It’s quite common nowadays to hear around words like “phonics”, “phonetics”, “phoneme” and “phonemic awareness”. Even though they may seem professional and quite scary for some, they actually help us a lot and their name tells us a bit about what they’re all about.

As “phone” always is somehow related to sound (microphone, phone and so on), it’s very normal for anyone to think of sound when using a word like that.

Phonics is linked to teaching children the sound in English words and every time you’re recognizing sounds in words and sentences, you’re closer to becoming literate.

In a nutshell, phonics helps a kid to recognize vowels, consonants and syllables, making it easier for her to read the word. Phonics help a child to sound out words in English, to be more precise.

What is phonics anyway?

Phonics is a strategy to teach reading and writing, by cultivating your child’s phonemic awareness. They are fundamental when it comes to helping children begin to read. The moment the code of reading has been broken with the use of phonics, any kid is going to have the ability to examine the length and breadth of literacy as a whole unit. Long story short, phonics seems to be, still, the most efficient way to help kids reading early.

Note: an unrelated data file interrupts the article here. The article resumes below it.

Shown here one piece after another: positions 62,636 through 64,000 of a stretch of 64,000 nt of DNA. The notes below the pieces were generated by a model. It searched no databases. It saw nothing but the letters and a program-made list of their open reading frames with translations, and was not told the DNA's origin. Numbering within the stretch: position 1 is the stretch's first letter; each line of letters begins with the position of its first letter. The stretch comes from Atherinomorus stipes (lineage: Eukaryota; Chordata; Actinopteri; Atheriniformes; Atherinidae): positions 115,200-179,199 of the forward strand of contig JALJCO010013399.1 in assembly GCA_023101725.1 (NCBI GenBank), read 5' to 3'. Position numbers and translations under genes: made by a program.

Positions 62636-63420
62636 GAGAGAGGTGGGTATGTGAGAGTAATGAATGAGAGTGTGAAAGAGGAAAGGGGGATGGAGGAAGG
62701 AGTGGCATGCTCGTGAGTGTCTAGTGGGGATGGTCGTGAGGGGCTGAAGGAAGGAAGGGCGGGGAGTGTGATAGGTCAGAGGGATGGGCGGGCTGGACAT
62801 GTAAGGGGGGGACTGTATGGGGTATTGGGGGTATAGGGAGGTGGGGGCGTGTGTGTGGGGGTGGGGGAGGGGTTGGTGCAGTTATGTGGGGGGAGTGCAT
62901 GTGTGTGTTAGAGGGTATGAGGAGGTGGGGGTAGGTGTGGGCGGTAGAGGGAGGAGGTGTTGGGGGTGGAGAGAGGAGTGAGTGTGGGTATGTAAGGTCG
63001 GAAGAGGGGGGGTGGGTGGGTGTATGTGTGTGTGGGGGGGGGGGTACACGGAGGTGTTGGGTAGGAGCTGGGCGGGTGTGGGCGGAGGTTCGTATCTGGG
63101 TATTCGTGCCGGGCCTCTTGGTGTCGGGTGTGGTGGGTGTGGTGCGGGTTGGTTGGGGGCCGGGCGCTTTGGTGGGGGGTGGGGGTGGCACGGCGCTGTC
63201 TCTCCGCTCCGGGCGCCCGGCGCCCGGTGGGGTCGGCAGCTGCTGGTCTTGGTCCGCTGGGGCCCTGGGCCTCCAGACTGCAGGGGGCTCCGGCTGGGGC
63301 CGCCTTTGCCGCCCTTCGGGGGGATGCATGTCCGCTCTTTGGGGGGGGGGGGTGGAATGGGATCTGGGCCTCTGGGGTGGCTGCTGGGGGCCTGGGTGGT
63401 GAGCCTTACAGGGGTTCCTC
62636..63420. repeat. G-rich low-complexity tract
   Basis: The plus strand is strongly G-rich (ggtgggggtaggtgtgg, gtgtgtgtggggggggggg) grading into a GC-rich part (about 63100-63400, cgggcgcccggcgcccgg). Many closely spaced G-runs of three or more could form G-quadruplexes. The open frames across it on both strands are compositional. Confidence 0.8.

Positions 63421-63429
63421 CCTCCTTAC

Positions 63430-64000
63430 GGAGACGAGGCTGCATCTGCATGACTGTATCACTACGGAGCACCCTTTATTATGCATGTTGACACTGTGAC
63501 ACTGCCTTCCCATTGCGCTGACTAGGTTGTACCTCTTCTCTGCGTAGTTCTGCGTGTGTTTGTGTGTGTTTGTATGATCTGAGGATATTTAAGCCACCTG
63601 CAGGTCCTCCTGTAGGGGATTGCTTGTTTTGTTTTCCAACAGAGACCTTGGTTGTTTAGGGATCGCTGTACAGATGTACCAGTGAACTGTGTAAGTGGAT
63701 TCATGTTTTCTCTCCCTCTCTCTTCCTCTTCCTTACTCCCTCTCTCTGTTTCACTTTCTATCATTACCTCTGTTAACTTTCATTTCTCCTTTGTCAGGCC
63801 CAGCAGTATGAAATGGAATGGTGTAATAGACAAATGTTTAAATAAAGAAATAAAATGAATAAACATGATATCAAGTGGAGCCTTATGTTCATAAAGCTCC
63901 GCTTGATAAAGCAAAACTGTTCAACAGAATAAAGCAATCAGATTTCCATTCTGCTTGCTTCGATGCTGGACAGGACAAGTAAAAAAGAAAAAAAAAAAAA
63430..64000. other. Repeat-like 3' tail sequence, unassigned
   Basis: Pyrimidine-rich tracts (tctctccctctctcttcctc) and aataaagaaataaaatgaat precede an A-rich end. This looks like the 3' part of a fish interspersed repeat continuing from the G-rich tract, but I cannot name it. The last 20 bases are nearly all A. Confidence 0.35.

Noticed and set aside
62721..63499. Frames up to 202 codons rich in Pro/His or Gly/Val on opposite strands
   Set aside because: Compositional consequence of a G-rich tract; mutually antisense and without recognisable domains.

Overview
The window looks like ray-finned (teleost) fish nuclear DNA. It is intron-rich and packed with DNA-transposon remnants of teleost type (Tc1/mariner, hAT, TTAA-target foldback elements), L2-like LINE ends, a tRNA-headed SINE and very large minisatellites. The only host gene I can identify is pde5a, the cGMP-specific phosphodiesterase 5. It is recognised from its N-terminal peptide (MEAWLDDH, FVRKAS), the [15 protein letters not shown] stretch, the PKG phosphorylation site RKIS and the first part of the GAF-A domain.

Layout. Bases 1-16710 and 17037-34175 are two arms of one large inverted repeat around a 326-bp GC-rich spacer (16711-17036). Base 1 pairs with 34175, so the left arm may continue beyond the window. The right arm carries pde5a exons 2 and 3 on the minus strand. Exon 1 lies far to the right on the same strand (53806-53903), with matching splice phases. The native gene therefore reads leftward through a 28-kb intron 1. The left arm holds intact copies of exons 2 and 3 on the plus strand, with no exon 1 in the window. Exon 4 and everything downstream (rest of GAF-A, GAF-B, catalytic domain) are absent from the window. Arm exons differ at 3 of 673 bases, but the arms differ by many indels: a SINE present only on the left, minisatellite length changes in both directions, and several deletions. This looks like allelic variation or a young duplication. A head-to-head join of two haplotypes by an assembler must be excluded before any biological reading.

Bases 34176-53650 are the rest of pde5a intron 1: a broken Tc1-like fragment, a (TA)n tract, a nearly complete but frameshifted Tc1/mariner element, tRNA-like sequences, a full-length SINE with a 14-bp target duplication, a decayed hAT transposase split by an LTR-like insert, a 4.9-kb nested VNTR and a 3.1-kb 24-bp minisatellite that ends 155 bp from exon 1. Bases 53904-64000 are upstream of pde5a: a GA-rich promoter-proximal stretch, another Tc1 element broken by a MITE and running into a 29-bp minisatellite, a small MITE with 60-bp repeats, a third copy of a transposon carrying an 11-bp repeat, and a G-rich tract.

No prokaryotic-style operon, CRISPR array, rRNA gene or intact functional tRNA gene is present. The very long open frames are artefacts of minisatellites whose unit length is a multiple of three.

Why, when and..why?

Many may ask themselves why phonics is important in English and it’s essential to understand that phonics help so much any kid to learn to read and spell. No kid is able to literate without this ability. Words are functioning in the end as codes and phonics are the ones teaching your kid how to break that reading code. They become the most important element of any reading development program.

Best time to start learning to read with the help of phonics is in preschool up to 2nd grade, or you may begin around age 3 to 8.

It’s important to start early as many studies have shown that children who have not developed reading skills by second grade are going to develop difficulties in learning later on in school.

Even though you may not see it, many kids actually begin to learn to read at home and not in school. Teachers are only finishing what has started years before, at home. It seems that parents play an essential role in their kids learning to read and many do better in school if their parents are involved.